Mom is buying burgers,
In honor of the release of "How to Train Your Dragon," about a boy named "Hiccup" and his dragon, I give you a poem I wrote five years ago about a boy and his dragon with the hiccups! Enjoy!
In the days of knights and ladies,
In the lands of Kings and Queens,
(When the fairies still made bargains
And there still were magic beans),
In a house beside the river,
On a bed inside his room,
Sat a lonely little lad
As sad and silent as a tomb.
All day long he'd sit and sigh
With no activity in sight.
"Gentle George," his parents called him,
Wouldn't tumble, wouldn't fight.
Wouldn't venture to the woods
To taunt the trolls and tree-sprites there.
Wouldn't hunt and wouldn't gather,
Didn't bother, didn't care.
Mom worked all day at the bakery,
Dad hammered at the forge.
What a lonely little life
For sitting, sighing, Gentle George.
'Til the day he heard a scrabbling
At the door that led outside,
So George took a break from sighing,
Grabbed the latch and opened wide.
What he saw gave him a shudder
Mixed with wonder, awe, and fright.
On his doorstep stood a dragon
Nearly seven times his height!
Shining scales and tearing talons,
Wicked wings and thrashing tail,
Yet its eyes were slightly watered
And its face was drawn and pale.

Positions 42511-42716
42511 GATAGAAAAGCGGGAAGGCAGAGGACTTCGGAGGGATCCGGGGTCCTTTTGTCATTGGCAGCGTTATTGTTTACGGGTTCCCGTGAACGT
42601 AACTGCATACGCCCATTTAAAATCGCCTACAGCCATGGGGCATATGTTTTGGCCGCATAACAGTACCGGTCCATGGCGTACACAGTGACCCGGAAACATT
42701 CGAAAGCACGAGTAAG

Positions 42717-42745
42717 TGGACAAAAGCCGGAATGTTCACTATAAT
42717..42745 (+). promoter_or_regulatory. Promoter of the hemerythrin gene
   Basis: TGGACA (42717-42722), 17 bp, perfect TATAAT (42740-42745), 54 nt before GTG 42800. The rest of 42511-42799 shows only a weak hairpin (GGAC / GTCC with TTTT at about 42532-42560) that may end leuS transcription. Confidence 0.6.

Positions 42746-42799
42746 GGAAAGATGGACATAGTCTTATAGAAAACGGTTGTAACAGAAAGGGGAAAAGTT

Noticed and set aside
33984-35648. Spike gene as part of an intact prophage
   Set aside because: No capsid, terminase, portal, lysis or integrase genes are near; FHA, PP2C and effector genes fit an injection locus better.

What could ever harm a dragon?
Was it injured? Was it ill?
Could the symptoms of a syndrome
Leave it green around the gills?
George looked closely at the dragon
For a clue that he could pick-up,
When at once, from deep inside it
Burst a single flaming hiccup!
Gentle George jumped back and cowered
As the flames just missed his head.
If he hadn’t moved so quickly,
He’d be “Crispy George” instead!
Still, he didn’t slam the door,
Or try to harm this giant beast.
It was sick, and sad, and lonely . . .
George would try to help, at least.
So he took it to the yard,
(For flaming hiccups stay outside),
Where dear George sat down and leaned
Against the dragon’s scaly hide.
“Tell me, dragon,” George inquired,
“How your troubles did arise.”
Then he ducked a blaze and watched
The dragon’s pantomimed replies.
“Oh, I see,” our George responded,
As the jet of flames died down,
“With no way to hold your fire
You’ve been chased from town to town.
If you found a cure for hiccups
You could go back home to France,
But nobody helps a dragon,
So you never get a chance.”
“Well, we’ll see what we can do,”
Said Gentle George to his new friend,
And he led the sheepish dragon
To the river ‘round the bend.
“Stick your head in,” George suggested,
“Drink it deeply, sip it slow,
Water washes out the hiccups . . .
They’ll be gone before you know!”
So the dragon drank the river
‘Til the bed was brown and dry.
Then they waited and they watched
In hopes the hiccups had passed by.
For a moment, nothing happened.
Not a single spewing scorch.
Then, to break the stony silence,
Came a hiccup like a torch!
“Well, the water didn’t work,”
George said, while putting out his hair.
“Maybe I could try to give you
A surprising, shocking scare!
If I jump out from the bushes